What Are Retail Media Networks?
As online retails plays an increasingly large role in commerce, traditional online publishers and brands have found new ways to develop paid media opportunities across their digital properties. Retail media networks (RMNs) are “velvet rope” paid programmatic advertising networks owned and operated by retailers rather than the more general access and self-service offered by ad platforms such as Google’s Display Network.
RMNs allow marketers to reach customers on valuable domains and apps – with a few drawbacks.
RMN on the Rise
Retail media networks are the fastest-growing segment of paid search. Paid search advertising is expected to grow at 8.2% in 2023, outpacing all spending by 7.8%. Within that category, RMNs will account for approximately $30 billion, an 18.7% increase over 2022 figures.
So, what’s driving the growth? With digital marketing spend growth slowing, RMNs’ ability to provide accurate, real-time demographics and engagement data is a game-changer.
How Do Retail Media Networks Work?
Think of RMNs as in-store ads on the internet. If you’re shopping in person at your local Best Buy, you’ll probably notice ample brand and product-focused marketing dotting the store, from endcap displays to demos to brand-specific sections of the sales floor.
Online, retailers engage in similar tactics to place relevant programmatic ads across their various websites and apps. In some cases, the retailer may partner with other stores or websites to serve ads across additional digital properties to expand their reach.
Advertisers can also place ads near top-ranking competitors to build brand recognition over time. This is a common tactic in paid media already, but it can be even more important when the ad is placed on a marketplace – the user can change their mind in the moment and convert in just a click or two!
Why Retail Media Advertising Is a Smart Move
With third-party cookies crumbling, advertisers are looking for more ways to target the right customers on the right platforms. One solution is buying specific ad placements on the homepage, product page, search results page or in a retailer’s app. Retailers have access to first-party data, or data on specific customer behaviors, that they can leverage to make programmatic ads more effective.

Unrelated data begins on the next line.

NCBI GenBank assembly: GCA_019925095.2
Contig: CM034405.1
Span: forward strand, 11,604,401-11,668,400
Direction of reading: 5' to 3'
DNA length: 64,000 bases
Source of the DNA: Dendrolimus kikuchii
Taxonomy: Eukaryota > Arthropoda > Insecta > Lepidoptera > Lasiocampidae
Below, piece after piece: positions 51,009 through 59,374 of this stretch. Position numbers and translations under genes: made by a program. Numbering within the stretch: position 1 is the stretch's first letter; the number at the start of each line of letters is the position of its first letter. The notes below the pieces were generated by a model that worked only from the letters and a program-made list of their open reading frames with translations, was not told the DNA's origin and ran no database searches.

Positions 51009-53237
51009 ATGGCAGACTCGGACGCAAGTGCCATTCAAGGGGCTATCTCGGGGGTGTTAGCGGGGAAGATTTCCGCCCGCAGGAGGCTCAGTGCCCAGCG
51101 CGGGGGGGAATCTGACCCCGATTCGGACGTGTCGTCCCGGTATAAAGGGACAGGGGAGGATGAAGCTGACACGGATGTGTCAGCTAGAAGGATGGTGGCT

Well-Known Examples of Retail Media Networks
The largest online retailers have invested heavily in building and growing their networks. Companies like Walmart and Amazon can provide access to millions of qualified customers per day supported by many of the same ad targeting tools you’d find in Google AdWords.
The biggest retail media networks are household names; you’ve probably visited at least one of their sites in the last week:
- Home Depot
- Best Buy
- Dollar Tree
The hefty investment these brands have made in first party data and access to it through programmatic advertising has proven lucrative. Digital ad sales have become a crucial revenue stream for many of these brands, which provides an additional source of profit and a degree of insulation and stability when consumer habits change.
Amazon generated $37.7 billion in ad-related revenue in 2022, a 21% increase over 2021 and roughly 10% of the world’s total digital ad spend. Amazon is an online store and an ad publisher – and certainly a whole lot more.
It is invested in a diversified toolbox for showing ads, including:
- Streaming TV ads
- Audio ads
- Sponsored display
- Sponsored brands and products (search ads)
- Amazon DSP (Demand-side platform)
Where Retail Media Ads Are Served
If you’re evaluating retail media networks, chat with our paid media experts. We’ll help you develop a strategy that aligns with your budget, product, audience and your efforts on other digital marketing channels, too.
Advertising on RMNs includes many of the same paid targeting decisions you may be familiar with but with a twist: Another key choice is deciding where ads are placed and aligning creative imagery and ad copy to match. The type of pages where RMN ads can be placed often reflect different stages of the customer journey. And these types of pages often provide information the user is in search of, based on the page, and this can inform the advertiser as to which ad message will likely be most compelling.
Three common page types are:
The homepage – Ads on a retailer’s homepage aren’t cheap, but think of the reach – Walmart.com sees 384 million visits per day, and that is during its slow season. Creating compelling content and using a strong call to action (CTA) is crucial for making this substantial investment a smart play.
The category page – Hop on Amazon and search for any non-branded term – you’ll hit the category page. This provides a more focused audience that still has a few decisions to make – what brand do I want? How many do I need? What’s a good price? It’s a different step in the customer journey and a tailored ad variation will help move customers toward conversion.
The product page – Users on a product page are close to converting. We recommend placing ads on a competitor’s product page that could lure them toward yours, especially on products with a short sales cycle. You might also run ads on your own product page to upsell. Why not pair that new laptop with a case, mouse or both?
Play the Whole Retail Media Network Game – and Win
There’s no perfect platform for everyone. That’s why our paid marketing specialists constantly test, evaluate and adjust to maximize return on ad spend and identify opportunities ahead. Backed by a vertically integrated team of designers, developers and strategists, we’ll create the right marketing mix for your brand. Get in touch or call 231-922-9977 today to get the ball rolling!